Could space exploration increase humankind's chance of extinction? This Johns Hopkins professor believes it could.
It's easy to get swept up by the tide of excitement for space exploration and perhaps someday even settling on another world — just think about what a moment of national pride each "first" was during the Cold War-era Space Race.
But that excitement, taken too far into fanaticism, could give rise to a disastrous future in which space is controlled by a totalitarian empire, warns Johns Hopkins University political scientist Daniel Deudney. In a review of Deudney's new book about those concerns, University of Leicester international relations lecturer Bleddyn Bowen argues that Deudney might be a touch pessimistic — but makes a compelling case that space exploration poses several oft-overlooked threats to our future.
"Provocatively, his argument that a particular strand of Space Expansionism is an 'expensive suicide cult' is not as absurd as it first sounds," Bowen writes. "If humans do not stop and think politically about the consequences of their designs for outer space, humanity increases its risk of self-destruction through totalitarianism and the use of extinction-level event-triggering weapon systems."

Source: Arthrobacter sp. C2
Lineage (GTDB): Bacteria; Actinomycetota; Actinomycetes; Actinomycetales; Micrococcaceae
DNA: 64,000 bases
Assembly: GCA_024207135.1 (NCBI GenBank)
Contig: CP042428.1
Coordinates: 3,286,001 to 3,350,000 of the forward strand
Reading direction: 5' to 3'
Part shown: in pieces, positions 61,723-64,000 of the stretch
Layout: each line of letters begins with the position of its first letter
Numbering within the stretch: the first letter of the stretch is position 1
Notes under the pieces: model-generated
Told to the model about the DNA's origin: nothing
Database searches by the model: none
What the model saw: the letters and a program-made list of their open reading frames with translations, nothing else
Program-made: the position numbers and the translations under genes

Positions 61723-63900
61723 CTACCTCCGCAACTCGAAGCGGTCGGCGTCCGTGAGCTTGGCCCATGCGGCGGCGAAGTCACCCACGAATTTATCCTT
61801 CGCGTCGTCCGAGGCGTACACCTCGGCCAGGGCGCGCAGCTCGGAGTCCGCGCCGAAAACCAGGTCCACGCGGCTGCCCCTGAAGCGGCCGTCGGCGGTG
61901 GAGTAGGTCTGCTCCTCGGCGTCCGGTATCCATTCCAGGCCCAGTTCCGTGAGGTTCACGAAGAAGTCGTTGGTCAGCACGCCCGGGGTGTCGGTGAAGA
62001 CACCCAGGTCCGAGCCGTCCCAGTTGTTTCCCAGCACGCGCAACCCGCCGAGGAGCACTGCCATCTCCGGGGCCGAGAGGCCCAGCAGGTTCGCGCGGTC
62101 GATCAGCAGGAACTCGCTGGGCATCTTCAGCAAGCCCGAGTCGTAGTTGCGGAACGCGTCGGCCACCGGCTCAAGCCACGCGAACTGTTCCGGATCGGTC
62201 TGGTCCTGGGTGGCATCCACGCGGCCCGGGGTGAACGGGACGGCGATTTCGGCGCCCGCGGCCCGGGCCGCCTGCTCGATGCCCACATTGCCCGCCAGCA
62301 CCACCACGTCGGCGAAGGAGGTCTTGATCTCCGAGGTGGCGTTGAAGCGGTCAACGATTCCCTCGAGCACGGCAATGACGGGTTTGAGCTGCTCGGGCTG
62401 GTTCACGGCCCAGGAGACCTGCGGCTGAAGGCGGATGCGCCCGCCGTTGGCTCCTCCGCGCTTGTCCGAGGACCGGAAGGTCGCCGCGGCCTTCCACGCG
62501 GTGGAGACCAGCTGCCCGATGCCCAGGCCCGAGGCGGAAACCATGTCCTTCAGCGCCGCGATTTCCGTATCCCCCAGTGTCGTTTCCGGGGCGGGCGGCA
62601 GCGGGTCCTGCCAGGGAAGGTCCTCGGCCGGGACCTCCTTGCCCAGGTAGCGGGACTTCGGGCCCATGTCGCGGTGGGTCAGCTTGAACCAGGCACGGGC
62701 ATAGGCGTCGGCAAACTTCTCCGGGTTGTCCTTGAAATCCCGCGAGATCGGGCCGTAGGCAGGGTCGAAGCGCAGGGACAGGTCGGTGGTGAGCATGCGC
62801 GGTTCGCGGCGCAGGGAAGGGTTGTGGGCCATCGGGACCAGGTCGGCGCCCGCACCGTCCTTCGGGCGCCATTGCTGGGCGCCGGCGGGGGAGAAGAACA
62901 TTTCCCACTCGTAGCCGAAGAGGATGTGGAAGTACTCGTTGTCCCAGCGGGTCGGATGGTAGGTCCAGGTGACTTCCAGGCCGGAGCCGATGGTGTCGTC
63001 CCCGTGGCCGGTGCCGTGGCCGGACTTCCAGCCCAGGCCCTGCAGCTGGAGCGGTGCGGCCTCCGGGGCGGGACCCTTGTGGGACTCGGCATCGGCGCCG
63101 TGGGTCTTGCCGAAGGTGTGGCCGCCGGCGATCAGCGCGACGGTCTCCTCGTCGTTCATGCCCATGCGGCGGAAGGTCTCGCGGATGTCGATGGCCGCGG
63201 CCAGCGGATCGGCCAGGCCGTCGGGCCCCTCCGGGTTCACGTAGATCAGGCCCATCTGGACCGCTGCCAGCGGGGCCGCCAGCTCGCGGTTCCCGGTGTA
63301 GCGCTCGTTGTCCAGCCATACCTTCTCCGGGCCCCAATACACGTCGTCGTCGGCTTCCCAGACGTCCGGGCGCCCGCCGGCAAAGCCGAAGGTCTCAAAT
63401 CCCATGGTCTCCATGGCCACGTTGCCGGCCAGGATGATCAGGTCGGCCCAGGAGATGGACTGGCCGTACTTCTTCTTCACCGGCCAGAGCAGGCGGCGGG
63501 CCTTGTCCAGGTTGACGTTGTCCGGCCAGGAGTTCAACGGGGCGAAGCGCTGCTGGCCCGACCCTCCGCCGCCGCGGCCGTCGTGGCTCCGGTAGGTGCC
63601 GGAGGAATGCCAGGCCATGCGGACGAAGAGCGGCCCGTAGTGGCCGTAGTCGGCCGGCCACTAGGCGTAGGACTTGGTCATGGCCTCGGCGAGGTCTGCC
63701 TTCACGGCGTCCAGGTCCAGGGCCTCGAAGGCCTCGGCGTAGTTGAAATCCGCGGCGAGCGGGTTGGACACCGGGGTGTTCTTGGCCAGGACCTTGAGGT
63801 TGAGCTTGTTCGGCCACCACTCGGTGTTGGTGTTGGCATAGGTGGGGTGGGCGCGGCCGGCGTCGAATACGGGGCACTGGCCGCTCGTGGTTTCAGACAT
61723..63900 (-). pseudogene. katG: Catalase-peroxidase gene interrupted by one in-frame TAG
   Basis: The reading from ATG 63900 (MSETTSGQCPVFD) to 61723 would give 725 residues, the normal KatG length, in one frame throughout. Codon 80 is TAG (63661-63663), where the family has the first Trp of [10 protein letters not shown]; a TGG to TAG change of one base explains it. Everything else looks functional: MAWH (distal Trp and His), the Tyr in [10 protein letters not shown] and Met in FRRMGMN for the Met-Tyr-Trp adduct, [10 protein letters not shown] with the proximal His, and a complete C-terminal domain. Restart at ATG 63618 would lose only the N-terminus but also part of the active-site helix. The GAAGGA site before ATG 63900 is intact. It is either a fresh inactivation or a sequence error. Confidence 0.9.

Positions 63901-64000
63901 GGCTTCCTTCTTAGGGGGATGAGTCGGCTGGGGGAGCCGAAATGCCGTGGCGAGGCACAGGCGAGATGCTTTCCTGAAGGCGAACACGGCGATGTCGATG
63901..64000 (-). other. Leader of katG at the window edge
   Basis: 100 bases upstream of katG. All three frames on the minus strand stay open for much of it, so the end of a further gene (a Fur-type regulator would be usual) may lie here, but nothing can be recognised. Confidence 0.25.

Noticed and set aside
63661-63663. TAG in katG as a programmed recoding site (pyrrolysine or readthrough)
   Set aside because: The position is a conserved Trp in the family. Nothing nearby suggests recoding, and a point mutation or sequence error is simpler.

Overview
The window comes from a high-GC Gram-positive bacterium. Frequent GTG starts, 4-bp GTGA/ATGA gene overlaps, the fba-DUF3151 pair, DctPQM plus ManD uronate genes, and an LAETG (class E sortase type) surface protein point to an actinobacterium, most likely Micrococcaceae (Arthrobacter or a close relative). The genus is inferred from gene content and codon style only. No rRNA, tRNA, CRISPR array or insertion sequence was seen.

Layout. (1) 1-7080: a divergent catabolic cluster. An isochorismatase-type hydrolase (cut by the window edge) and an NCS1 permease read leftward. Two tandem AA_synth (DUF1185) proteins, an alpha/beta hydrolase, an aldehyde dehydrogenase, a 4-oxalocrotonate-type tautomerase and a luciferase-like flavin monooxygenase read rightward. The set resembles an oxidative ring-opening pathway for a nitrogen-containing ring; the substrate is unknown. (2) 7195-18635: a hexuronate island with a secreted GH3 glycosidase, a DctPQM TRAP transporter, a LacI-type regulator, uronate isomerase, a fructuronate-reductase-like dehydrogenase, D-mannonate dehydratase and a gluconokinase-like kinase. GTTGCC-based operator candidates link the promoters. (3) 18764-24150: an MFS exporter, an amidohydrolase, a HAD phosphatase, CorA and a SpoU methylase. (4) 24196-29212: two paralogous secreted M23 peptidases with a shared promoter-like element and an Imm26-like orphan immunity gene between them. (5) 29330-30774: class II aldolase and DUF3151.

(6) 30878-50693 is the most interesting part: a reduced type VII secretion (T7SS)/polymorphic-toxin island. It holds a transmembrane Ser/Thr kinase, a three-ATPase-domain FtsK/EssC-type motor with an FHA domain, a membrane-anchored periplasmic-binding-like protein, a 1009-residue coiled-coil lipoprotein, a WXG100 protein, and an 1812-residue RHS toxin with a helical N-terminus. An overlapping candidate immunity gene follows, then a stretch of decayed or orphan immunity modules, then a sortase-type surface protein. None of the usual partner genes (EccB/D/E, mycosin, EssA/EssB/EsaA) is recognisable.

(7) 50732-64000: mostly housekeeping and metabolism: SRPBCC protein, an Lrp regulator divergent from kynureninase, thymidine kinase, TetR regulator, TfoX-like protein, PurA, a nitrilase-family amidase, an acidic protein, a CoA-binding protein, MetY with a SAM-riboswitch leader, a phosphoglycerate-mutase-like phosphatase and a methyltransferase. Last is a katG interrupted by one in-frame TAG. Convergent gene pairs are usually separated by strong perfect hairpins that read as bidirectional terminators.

Deudney's book lays out six threats to humanity, chief among them the military use of equipment needed to terraform other worlds or otherwise settle the cosmos. He concludes, according to The Space Review's analysis, that we should abandon any hope of settling space until peace on Earth is achieved and we can explore responsibly.
Without agreeing with everything Deudney said, Bowen says that his warning should serve as an important counter to space exploration's rose-colored, techno-utopian coating.
READ MORE: #SpaceWatchGL Column: The hell of humans in heaven – Debating the risks of space technology and habitation [SpaceWatch Global]
More on the militarization of space: The Pentagon Wants an Orbital Space Weapon to Blast Enemy Satellites
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